What is the challenge?
You have just 10 pictures to prove that you are a competent and skilled photographer.
How does this differ from normal club photography?
With these 10 pictures you need to show variety in both approach and technique but not necessarily in subject matter. Nevertheless a variety of subjects makes it easier to demonstrate different techniques and repeating similar types of images will count against you.
At the same time the panel is expected to show creativity (personal input) and high technical standard. Overprocessing such as oversharpening, obvious HDR or careless montaging will count against you.
As you have to demonstrate a comprehensive knowledge of your subject and an ability in a range of photo skills, it is well that you set about composing your image with this in mind.
What are the criteria of competence?
These are divided up into 5 areas.
Editing, selecting and sequencing to show a variety of approaches within a cohesive display. Repetition of similar images should be avoided.
Choice of viewpoint and lighting appropriate to the subject. Suitable and accurate focus and exposure. Suitable depth of field. Choice of appropriate shutter speeds. Highlight and shadow detail, density and correct colour rendition.
Absence of processing faults. Appropriate choice of materials for the subject. Evidence of tonal control. Good image finishing. Attention to masking and colour management.
An understanding of light and its effect on mood and texture. Composition, design and cropping of images. Appropriate use of masking and manipulation. Awareness of appropriate backgrounds and viewpoints.
Show personal input, and an understanding and empathy with the subject. Show communication of mood, ideas and narrative as appropriate. Selection of the appropriate medium to assist communication. Show evidence of imagination and creativity, and ability to capture the decisive moment.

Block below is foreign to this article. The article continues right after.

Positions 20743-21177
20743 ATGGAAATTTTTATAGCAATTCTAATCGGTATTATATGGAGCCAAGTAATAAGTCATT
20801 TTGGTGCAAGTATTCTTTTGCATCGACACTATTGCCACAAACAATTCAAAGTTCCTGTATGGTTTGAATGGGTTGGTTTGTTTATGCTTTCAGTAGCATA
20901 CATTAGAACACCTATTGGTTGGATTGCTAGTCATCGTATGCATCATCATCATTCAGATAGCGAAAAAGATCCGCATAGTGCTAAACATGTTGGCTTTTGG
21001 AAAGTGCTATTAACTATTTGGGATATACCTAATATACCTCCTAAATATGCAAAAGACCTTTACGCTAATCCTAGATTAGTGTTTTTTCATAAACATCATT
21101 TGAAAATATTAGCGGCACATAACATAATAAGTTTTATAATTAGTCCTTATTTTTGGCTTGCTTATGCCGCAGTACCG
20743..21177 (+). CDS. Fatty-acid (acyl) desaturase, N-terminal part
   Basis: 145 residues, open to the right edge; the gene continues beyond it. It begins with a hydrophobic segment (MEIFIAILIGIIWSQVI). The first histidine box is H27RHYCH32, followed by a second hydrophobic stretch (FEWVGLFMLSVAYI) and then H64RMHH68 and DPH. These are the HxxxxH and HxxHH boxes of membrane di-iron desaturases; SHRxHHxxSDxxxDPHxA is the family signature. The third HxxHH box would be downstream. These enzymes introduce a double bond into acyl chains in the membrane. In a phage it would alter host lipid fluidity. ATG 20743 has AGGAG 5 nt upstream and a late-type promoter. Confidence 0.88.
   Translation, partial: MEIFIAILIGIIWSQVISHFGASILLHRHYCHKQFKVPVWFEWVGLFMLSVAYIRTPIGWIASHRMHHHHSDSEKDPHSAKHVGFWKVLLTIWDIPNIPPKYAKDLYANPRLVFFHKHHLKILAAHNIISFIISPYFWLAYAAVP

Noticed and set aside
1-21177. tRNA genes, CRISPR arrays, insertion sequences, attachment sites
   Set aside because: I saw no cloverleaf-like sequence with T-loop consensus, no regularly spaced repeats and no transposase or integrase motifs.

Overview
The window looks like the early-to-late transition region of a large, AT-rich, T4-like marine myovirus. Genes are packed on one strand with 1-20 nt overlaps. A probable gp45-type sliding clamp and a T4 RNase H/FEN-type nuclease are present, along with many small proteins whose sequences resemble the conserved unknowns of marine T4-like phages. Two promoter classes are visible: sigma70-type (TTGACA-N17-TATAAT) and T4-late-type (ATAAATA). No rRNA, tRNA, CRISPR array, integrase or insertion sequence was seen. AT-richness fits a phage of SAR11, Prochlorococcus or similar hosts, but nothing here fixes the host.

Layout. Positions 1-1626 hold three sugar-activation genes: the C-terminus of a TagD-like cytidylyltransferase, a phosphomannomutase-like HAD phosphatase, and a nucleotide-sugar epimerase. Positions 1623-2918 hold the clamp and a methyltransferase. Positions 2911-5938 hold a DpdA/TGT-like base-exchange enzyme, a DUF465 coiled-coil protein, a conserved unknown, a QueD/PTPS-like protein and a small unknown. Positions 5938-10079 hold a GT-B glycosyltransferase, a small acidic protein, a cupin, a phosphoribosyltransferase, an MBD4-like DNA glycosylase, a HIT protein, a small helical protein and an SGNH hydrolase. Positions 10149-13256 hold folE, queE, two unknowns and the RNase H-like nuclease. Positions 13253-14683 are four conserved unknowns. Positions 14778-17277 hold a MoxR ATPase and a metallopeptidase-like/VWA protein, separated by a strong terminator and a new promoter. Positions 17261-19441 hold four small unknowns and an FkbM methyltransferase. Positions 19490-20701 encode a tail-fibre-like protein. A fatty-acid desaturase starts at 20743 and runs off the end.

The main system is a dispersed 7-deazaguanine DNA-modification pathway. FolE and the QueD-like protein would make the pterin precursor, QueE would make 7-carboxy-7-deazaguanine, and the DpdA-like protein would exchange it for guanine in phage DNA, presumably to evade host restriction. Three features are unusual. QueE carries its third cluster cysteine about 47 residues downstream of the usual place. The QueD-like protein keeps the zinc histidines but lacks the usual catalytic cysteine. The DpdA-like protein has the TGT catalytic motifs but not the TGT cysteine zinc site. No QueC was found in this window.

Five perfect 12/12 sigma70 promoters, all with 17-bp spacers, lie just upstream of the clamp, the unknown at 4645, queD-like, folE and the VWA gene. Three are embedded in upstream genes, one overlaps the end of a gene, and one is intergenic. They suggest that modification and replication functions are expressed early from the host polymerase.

Are any of these more important than the others?
Short answer is no and your panel will fail if you fail to meet any one of these criteria. However, it is fair to say that some are more commonly failed than others.
Is there a check list of must do items?
No, but remember variety, variety, variety.
The best advice is to plan what you are going to use before you start. You may have most of your 10 images ‘in the bank’ but remember these also have to fit together in a balanced panel as well so in reality you will almost certainly need far more than 10 pictures (maybe as many as 30).
Below is a list of some items that you could keep in mind at the planning stage:
Placing your point of interest on the intersection of two thirds worked for the Greeks in 500BCE and still is very effective. However sometimes a central position is ‘strong’ and often useful in portraits;
High or low as a change from 5 feet 8 inches above the ground will add impact.
Depth of field.
Shoot wide open to deliberately blur background and show that you are in control of DOF.
Use high speed to freeze the action or slow speed to emphasise movement.
Try and shoot when the light is interesting, which is rarely in the middle of the day, so try mornings and late afternoon and evenings.
Don’t forget the rules of quality and composition. It’s not a good picture just because it’s a puffin or colourful flower.
Think about an ‘appropriate’ mono. It’s important to realise that monochrome is not just a picture without colour. The absence of colour should enhance the impact of the picture rather than diminish it.
Do I have to go somewhere ‘special’ to get my pictures?
In the words of Saint Margaret No, No, No! We have an ideal venue on our doorstep. Here are 10 pictures I took over a period of a couple of hours recently. They are not a panel yet, but it does show you do not need to go far to get your pictures. Do this a few times and you will have your panel.
What do I do when I’ve got my pictures?
Take the pleasure in having achieved 10 pictures that demonstrate that you are a good photographer and go on the RPS website and book an advisory day.